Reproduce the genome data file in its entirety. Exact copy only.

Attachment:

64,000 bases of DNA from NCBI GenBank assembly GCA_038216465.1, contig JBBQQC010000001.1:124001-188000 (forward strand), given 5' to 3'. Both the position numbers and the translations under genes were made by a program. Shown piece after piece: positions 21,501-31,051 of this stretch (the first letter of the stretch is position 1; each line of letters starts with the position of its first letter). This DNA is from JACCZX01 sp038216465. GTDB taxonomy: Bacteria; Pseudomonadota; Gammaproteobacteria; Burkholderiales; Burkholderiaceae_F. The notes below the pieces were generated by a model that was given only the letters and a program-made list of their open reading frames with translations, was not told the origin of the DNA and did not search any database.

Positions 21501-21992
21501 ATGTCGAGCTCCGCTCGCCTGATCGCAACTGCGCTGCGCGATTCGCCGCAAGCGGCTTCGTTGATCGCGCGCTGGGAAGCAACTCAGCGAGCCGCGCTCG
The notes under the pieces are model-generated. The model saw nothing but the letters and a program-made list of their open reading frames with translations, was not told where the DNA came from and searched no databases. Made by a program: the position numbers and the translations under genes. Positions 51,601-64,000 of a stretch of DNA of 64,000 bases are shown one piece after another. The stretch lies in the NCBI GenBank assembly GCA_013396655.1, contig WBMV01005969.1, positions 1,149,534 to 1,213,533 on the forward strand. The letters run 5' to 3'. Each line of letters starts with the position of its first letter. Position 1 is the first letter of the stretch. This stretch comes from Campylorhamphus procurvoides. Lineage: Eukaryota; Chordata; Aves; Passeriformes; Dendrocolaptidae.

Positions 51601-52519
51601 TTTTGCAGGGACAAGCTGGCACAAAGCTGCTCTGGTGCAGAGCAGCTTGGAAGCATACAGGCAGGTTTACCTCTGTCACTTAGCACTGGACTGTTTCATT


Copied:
64,000 bases of DNA from NCBI GenBank assembly GCA_038216465.1, contig JBBQQC010000001.1:124001-188000 (forward strand), given 5' to 3'. Both the position numbers and the translations under genes were made by a program. Shown piece after piece: positions 21,501-31,051 of this stretch (the first letter of the stretch is position 1; each line of letters starts with the position of its first letter). This DNA is from JACCZX01 sp038216465. GTDB taxonomy: Bacteria; Pseudomonadota; Gammaproteobacteria; Burkholderiales; Burkholderiaceae_F. The notes below the pieces were generated by a model that was given only the letters and a program-made list of their open reading frames with translations, was not told the origin of the DNA and did not search any database.

Positions 21501-21992
21501 ATGTCGAGCTCCGCTCGCCTGATCGCAACTGCGCTGCGCGATTCGCCGCAAGCGGCTTCGTTGATCGCGCGCTGGGAAGCAACTCAGCGAGCCGCGCTCG
The notes under the pieces are model-generated. The model saw nothing but the letters and a program-made list of their open reading frames with translations, was not told where the DNA came from and searched no databases. Made by a program: the position numbers and the translations under genes. Positions 51,601-64,000 of a stretch of DNA of 64,000 bases are shown one piece after another. The stretch lies in the NCBI GenBank assembly GCA_013396655.1, contig WBMV01005969.1, positions 1,149,534 to 1,213,533 on the forward strand. The letters run 5' to 3'. Each line of letters starts with the position of its first letter. Position 1 is the first letter of the stretch. This stretch comes from Campylorhamphus procurvoides. Lineage: Eukaryota; Chordata; Aves; Passeriformes; Dendrocolaptidae.

Positions 51601-52519
51601 TTTTGCAGGGACAAGCTGGCACAAAGCTGCTCTGGTGCAGAGCAGCTTGGAAGCATACAGGCAGGTTTACCTCTGTCACTTAGCACTGGACTGTTTCATT